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BASW Statement on the latest evidence of Covid-19 in care homes

We will continue to press this loudly and urgently, and to build alliances in doing this, so that the dignity and human rights of all adults in our society is upheld.

Increasing evidence of the breakdown in government resourcing, policy, strategic attention and understanding of the social care sector during the pandemic – most particularly is care homes – is coming to light.

The Guardian article 28 May 2020 by Robert Booth traces the lack of reaction by government to concerns raised by care providers and others from January onwards.

There is growing evidence that the government response to the pandemic was late overall – and this included providing advice to care homes to restrict external visitors and reduce changes of staff, and on how to keep frail and at risk residents safe within homes with outbreaks.

The risks to care homes overall were downplayed until the infections had taken hold.  As the NHS (rightly) went all out to prepare itself for a feared deluge of demand, completely unnecessarily and negligently care homes and other crucial parts of social care were side lined, lacking guidance, PPE resources and support to shore up a scandalously underpaid and undervalued workforce. Poorly paid carer workers continued to need to work multiple shifts in different facilities in many areas, or were finding it very hard to be off work and to isolate if they might have been exposed to Covid.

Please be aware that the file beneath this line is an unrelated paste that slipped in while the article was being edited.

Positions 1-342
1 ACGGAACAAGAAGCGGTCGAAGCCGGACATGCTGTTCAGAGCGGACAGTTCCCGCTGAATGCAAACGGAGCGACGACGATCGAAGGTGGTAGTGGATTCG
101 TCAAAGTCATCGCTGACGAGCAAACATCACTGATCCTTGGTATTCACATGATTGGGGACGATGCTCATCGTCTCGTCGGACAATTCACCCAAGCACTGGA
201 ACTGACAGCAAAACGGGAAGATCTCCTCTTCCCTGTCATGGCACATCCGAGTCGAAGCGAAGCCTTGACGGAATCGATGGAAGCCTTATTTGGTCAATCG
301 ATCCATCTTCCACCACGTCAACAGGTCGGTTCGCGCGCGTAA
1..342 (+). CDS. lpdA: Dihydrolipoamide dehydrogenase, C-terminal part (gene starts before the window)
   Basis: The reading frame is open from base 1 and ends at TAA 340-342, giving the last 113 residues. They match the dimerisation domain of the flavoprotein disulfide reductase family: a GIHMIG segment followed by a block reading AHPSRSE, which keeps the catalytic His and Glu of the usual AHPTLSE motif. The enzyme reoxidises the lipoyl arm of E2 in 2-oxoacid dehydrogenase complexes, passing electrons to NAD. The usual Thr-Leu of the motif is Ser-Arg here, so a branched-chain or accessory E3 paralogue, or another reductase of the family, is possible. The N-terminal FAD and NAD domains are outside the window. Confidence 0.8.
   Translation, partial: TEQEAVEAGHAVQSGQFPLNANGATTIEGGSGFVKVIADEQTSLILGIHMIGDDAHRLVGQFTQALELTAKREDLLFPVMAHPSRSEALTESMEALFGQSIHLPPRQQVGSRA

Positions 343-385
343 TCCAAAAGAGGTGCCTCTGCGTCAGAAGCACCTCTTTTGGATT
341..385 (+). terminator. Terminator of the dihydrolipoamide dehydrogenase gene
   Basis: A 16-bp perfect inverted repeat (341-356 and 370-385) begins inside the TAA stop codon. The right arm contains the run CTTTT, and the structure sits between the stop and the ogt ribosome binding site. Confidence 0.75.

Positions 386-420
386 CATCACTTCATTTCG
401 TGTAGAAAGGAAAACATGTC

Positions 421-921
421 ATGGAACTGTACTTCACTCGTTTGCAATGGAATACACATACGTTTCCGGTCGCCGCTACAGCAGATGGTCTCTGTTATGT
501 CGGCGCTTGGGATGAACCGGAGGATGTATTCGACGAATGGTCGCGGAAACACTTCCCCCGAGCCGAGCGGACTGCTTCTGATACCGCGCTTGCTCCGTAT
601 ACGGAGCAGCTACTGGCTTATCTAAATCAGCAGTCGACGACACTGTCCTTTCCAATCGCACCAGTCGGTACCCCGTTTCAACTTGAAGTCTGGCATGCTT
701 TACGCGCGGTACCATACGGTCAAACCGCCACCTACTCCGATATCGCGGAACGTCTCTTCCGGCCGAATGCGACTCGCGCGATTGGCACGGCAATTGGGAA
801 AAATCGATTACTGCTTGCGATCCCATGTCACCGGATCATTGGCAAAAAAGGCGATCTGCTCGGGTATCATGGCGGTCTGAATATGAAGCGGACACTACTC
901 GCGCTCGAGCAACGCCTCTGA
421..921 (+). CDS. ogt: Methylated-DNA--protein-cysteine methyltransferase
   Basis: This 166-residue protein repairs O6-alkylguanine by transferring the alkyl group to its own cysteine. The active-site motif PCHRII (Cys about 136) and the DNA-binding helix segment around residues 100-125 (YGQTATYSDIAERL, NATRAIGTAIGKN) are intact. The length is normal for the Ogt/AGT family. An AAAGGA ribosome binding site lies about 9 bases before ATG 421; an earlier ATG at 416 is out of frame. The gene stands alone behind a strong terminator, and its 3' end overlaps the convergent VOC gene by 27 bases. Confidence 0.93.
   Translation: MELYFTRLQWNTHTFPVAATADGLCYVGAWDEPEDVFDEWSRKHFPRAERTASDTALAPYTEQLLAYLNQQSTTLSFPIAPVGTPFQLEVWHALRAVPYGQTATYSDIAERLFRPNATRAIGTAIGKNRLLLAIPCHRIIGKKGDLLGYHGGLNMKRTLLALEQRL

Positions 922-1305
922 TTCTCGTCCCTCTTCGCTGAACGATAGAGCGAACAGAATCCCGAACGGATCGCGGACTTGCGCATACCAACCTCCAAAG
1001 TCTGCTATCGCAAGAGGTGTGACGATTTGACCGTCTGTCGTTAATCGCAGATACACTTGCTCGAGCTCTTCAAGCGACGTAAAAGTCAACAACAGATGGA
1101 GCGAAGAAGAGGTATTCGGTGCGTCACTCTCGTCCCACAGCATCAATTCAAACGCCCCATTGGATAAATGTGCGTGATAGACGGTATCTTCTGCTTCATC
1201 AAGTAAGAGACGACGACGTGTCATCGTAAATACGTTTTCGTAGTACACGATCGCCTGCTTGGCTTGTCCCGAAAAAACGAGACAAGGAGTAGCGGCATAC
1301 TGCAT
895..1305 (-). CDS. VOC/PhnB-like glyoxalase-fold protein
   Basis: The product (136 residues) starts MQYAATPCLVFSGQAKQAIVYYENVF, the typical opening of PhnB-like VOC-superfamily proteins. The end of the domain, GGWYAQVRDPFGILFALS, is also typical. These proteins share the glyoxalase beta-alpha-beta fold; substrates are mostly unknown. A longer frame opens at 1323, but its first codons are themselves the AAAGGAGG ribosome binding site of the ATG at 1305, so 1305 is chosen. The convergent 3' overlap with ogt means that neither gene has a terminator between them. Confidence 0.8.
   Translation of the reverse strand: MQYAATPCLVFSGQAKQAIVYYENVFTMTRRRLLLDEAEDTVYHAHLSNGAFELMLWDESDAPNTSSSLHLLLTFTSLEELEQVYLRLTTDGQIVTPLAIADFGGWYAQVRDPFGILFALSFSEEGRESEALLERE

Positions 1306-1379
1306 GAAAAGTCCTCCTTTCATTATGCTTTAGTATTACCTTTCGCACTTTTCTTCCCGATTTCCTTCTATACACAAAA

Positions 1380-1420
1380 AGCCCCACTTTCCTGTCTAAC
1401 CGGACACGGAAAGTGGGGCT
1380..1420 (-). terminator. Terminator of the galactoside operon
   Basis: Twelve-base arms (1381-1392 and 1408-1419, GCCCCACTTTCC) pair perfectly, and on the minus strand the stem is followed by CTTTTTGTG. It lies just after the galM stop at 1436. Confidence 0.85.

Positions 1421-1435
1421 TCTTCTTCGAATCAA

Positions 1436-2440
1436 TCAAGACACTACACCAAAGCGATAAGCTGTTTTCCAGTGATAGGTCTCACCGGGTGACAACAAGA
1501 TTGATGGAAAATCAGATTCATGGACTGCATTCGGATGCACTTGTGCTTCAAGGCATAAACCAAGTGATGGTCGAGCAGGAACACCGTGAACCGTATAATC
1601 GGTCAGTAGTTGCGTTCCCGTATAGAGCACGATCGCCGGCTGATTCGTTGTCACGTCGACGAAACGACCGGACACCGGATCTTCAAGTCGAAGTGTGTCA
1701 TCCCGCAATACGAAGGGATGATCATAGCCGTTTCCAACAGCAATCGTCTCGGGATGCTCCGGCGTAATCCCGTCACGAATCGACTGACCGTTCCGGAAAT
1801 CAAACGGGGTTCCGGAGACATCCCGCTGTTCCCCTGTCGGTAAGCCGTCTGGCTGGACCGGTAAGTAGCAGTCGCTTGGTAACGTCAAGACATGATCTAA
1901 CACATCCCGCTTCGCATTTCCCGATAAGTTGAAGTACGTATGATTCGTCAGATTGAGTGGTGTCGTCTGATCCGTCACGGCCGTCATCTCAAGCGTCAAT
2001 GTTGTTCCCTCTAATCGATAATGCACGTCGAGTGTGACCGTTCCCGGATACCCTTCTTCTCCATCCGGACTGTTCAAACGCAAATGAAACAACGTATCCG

Local healthcare support to homes was reduced in many places as the focus went on hospitals and many homes report being pressurised to take residents coming out of hospitals untested (many proving to be Covid positive) in the push to ‘clear’ hospital beds. Resources were poured into vastly underused Nightingale Hospitals while the infection and mortality crisis in care homes unfolded at pace.

There have now been as many deaths in care homes as in hospitals.

As a profession founded on the rights to equal regard and access to support and care of all people we cannot sit by quietly and witness so many at risk people – older people, people with disabilities and other needs - being victims of avoidable deaths, with the suffering for them and their families – and their care workers - that this has brought.

In our Human Rights statement of 27 April we demanded full investigations into the inequality of impact and response during Covid-19 and urgent action on deaths in care homes.

We will continue to press this loudly and urgently, and to build alliances in doing this, so that the dignity and human rights of all adults in our society is upheld. We will be publishing more on our alliances and actions with others to ensure we prevent as much further harm as possible now, learn what we can from this tragedy and press for a better, more just future for social care and people needing support.   

We will support all good actions that may be forthcoming now, from government and others. But we must have accountability, learning and determination to solve our social care crisis in and beyond Covid.

 

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